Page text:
Sunday, 24 July 2011


Oxford is full of pubs. Most of those pubs serve food and I was fooled into thinking that because the pubs had unique names and were famed because so-and-so drank there back in the day, their menus would all be unique and they wouldn’t just be chains. Unfortunately, I was wrong on this point. However, in the environs of the city centre there are lots of little villages each which has its own famed gastropub. I hate that term, it makes me think of Twitter and hashtagging and other things which are ‘in’. I get the impression they probably all make a big deal of sourcing their inredients locally. But I got nothin’ against that trend – some trends are good even if it is annoying when Jamie Oliver harps on about them. And also I might be wrong about this, I’m making sweeping assumptions here.

Anyway, I’ve eaten at a fair few of these pubs. The first one I went to was the White Hart. Two friends and I drove there. Initially we thought we were going here and we were a bit worried because the place looked deserted and all we could see in the window was a little sticker saying how microwaved pizzas were served there. Thankfully, our destination was a pub in the next village along. This place looked more like what we were expecting. Still deserted but also quite pretentiously decorated: designed to look homely but in a calculated way. After being ridiculed for ordering a vodka tonic with lunch, I opted for a white wine. It was probably a house white wine and probably vastly similar to all other white wines I’ve had because I have an unsophisticated wine-palate. My friends opted for ales. There’s a lot of that around in Oxfordshire. Soon after came the overpriced, unspectacular bread and olives. Of the three main-courses available, we all went for the Oxford pie served with mash and vegetable
s. It was fine, well-seasoned, and the portion was big (which I like), but just not worth what I paid for it. The problem with pubs like this (and I didn’t think I’d find a problem with pubs which serve much better than average pub food) is that the food all tastes the same boring kind of good. There’s rarely anything that stands out in how it tastes. It’s all fine but very vanilla and difficult to feel enthused about.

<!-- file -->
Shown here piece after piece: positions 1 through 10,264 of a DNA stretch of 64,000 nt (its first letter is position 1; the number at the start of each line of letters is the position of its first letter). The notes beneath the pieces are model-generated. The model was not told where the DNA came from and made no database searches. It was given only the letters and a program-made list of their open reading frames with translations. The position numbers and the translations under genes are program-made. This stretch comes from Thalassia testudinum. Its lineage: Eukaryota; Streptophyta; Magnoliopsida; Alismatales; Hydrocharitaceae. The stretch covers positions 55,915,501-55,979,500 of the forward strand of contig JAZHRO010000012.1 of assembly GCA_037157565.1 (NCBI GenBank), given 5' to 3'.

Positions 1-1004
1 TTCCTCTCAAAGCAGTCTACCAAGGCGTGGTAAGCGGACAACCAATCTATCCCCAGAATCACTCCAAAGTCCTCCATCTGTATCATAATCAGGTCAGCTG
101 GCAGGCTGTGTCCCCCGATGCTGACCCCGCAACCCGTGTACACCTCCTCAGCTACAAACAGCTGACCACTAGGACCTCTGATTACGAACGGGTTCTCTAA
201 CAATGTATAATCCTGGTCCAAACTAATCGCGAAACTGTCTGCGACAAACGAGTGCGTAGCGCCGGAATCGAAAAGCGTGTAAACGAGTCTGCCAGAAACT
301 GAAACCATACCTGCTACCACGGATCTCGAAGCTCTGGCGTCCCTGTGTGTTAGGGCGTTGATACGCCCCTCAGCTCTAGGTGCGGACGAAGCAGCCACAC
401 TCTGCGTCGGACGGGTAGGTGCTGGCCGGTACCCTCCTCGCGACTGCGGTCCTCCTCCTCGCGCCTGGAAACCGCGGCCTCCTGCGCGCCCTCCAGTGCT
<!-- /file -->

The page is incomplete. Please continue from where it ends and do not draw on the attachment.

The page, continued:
The Fishes fared better although that might be because it was a lovely day and a lovely experience. I know the food was good but I can’t remember if it was the generic gastropub good where it wasn’t worth the price I paid or if it was genuinely praiseworthy. The day I spent there was fun all the same and I liked the idea of the ‘picnic boxes’ you can get to enjoy in the ‘playground’ area.
I had a similarly lovely day at the Victoria Arms. To get there, we punted. And by ‘we’ I mean the two men of the group did the hard work while we lay in the boat sunning ourselves. It made for an idyllic birthday (bar the controversy over the Mornington Crescent game) but even despite that I have to say that the food was markedly gastropub average. I had the potato skins and it’s quite damning to say the £4 for 12 Sainsburys potato skins had fuller flavour despite being mass produced. The Puntsman's board (pictured below) which, appropriately, the two puntsmen shared, might have been a better choice.

I still have faith that some gastropubs stay true to their aim and produce actually exceptional food. I’ll write in detail about the Magdalen Arms again when I go there again (hopefully very soon) but I had to mention it because it’s the best meal I’ve ever eaten in Oxford. The Magdalen Arms is the one pub spoken of in this entry which I don’t think is a jot overpriced. The food is both less expensive and a great deal better quality than that of the other pubs mentioned. The menu is constantly changing and I think on this particular day I had the coq au vin and I want to say that my companion had pigeon. Or was it pheasant? It was definitely a game bird that wasn’t duck.
What I remember of the food is that its rich, buttery, glossy and exactly what I want from ‘Modern British Cuisine’.

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